Saturday, May 27, 2017

What to Do With a Puppy That Barks & Snaps at Me?

Biting and snapping is a normal part of a puppy's behavior, but that doesn't mean that it should be allowed to continue. This normal stage of puppyhood should be taken advantage of and, instead of being an inconvenience, it should be looked upon as a way to teach the puppy what he should be chewing on.

Redirect

    Puppies don't have hands to explore the world around them, so they tend to use their mouths instead. This behavior is a normal way for a puppy to explore its surroundings, but when it goes unchecked, it can lead to undesirable adult biting. Do not allow the puppy to bite or snap at people, clothes or anything else you're not going to want him biting as an adult. Redirect the biting and snapping to appropriate places, such as chew toys, rawhides or tennis balls. When the puppy begins to bite at his own toys to satisfy the biting urge, praise him to help make him understand that this is exactly what you want him to be doing.

Be Dramatic

    If the puppy bites and snaps at your hands, fingers, legs or clothing, remember that he's just exploring new ways to play. Most puppies are taught by their siblings and mothers what is right and wrong when it comes to force and that role is yours now. So, be overly dramatic -- yelp in pain when he snaps, even if it's just a gentle play-bite. Make a show of being hurt to let him know that he has done something wrong. The loud noise will startle him and, when you have his attention, move away from him. Make it clear that you're ending playtime if he can't be nice. Once he becomes apologetic, with kisses and a lowered tail, forgive him and allow play to continue -- on your terms.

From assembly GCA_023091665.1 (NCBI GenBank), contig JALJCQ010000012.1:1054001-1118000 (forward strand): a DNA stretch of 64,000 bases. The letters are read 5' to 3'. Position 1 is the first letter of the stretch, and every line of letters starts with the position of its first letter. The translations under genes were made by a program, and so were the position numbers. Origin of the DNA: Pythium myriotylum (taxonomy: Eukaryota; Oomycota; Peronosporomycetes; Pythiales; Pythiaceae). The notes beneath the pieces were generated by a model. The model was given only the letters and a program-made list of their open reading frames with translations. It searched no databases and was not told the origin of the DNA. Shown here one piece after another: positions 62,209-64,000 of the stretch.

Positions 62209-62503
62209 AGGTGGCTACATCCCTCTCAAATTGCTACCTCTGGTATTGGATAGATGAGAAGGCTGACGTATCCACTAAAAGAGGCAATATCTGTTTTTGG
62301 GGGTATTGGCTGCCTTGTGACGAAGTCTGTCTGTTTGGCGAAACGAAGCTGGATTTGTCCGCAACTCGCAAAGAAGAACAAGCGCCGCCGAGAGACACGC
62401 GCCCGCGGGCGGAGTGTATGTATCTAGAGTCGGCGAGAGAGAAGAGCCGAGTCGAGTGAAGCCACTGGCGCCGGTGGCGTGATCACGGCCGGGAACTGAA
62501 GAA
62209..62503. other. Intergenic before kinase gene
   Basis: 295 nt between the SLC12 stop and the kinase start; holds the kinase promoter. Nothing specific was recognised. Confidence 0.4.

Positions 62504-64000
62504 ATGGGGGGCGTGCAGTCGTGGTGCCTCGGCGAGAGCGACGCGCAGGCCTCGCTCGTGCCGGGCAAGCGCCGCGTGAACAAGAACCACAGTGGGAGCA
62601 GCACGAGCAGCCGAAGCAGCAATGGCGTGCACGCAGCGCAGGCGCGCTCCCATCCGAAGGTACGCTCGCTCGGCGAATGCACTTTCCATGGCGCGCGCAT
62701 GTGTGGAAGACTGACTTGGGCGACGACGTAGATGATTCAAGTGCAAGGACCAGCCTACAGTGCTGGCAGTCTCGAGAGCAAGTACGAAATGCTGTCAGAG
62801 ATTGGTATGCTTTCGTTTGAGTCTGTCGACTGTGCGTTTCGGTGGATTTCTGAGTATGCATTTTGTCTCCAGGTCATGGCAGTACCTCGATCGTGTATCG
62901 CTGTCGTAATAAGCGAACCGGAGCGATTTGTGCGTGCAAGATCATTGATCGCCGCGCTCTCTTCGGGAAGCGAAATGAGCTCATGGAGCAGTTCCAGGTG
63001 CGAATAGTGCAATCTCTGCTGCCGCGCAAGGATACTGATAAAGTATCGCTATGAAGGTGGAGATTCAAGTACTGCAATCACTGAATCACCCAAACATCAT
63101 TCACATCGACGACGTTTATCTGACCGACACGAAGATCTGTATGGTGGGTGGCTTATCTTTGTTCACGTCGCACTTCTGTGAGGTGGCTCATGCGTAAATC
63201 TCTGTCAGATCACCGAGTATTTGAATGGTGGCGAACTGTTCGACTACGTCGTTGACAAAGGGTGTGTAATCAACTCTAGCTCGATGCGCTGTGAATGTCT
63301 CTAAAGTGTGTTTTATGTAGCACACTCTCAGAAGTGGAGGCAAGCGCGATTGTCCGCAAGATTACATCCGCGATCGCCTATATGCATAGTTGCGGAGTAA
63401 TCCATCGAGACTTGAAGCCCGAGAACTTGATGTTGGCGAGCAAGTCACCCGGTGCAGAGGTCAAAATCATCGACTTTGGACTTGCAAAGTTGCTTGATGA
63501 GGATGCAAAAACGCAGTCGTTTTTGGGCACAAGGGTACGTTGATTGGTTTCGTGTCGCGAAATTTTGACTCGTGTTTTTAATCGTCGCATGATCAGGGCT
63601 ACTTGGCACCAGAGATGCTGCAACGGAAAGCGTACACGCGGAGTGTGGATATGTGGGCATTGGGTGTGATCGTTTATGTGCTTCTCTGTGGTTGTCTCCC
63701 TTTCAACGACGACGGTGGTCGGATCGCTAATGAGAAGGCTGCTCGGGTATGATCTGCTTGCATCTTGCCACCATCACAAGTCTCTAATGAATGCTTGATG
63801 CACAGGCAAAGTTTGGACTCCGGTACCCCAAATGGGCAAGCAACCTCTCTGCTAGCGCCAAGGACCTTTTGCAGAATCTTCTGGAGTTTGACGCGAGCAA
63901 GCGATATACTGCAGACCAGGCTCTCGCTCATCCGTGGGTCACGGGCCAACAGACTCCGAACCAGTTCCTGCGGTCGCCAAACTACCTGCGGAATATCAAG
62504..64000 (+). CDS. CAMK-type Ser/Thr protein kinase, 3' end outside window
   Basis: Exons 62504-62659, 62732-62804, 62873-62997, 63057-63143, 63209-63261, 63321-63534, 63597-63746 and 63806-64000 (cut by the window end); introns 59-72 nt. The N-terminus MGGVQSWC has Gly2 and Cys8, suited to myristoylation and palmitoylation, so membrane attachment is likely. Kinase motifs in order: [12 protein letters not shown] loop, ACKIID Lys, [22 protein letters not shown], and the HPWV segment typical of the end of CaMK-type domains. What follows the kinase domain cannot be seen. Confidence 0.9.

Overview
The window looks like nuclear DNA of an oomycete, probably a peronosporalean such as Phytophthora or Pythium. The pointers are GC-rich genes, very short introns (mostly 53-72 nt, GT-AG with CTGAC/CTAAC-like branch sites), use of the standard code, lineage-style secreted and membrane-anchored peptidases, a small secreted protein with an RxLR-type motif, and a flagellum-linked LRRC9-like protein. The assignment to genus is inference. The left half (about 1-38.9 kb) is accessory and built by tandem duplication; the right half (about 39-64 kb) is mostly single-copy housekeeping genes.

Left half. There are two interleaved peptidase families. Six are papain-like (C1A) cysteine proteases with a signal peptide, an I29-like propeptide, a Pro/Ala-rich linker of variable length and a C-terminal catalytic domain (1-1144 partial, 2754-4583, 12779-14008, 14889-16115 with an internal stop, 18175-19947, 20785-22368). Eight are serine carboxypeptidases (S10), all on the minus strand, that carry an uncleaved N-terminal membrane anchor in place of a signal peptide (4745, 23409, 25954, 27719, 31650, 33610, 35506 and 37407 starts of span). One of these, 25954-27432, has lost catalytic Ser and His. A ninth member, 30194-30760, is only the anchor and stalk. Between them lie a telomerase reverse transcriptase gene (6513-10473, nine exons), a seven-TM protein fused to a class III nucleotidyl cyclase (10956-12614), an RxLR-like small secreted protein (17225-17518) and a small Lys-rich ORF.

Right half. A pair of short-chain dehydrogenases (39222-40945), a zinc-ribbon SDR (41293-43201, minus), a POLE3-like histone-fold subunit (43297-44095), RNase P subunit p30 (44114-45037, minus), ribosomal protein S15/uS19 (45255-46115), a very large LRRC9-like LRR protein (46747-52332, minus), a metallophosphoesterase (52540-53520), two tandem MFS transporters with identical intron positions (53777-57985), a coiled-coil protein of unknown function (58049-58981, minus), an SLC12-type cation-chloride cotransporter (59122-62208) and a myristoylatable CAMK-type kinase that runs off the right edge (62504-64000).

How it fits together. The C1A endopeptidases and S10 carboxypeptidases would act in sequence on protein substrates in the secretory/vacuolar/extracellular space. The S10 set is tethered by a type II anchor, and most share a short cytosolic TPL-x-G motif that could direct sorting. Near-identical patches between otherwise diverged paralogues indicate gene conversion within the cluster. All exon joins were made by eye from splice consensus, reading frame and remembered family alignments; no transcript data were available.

End It

    Biting and snapping can also be a way of testing boundaries and exploring just what they can get away with for puppies. If the puppy latches onto any part of you or yours clothing, end that exploration by asserting yourself as the dominant animal immediately. Scold loudly and firmly, remembering that puppies are listening to the tone of your voice, not the words. When the biting and snapping are coming as a part of playtime that has quickly turned into roughhousing, it is important not to keep wrestling with the puppy or playing in this manner. Stop immediately and, if the puppy refuses to calm down, place him in a crate or kennel or move him to a secluded area behind a baby gate. Make sure you can still keep an eye on him to make sure he's not getting into any trouble, but don't interact with, or talk, to him until he calms down. Once he's calm, he can come back out.

What Not to Do

    It's easy to encourage biting and snapping without even knowing it. Grabbing your pup's muzzle, pushing him away or continuing to interact with him sends a message that this is acceptable play. Games that encourage biting your hands, especially tug-of-war games, can encourage a battle for dominance between you and your pup. What you see as a game, he might see as a way to establish himself in the family hierarchy. Be sure that everyone else in the household knows the rules, for consistency is key in breaking the biting and snapping habit.



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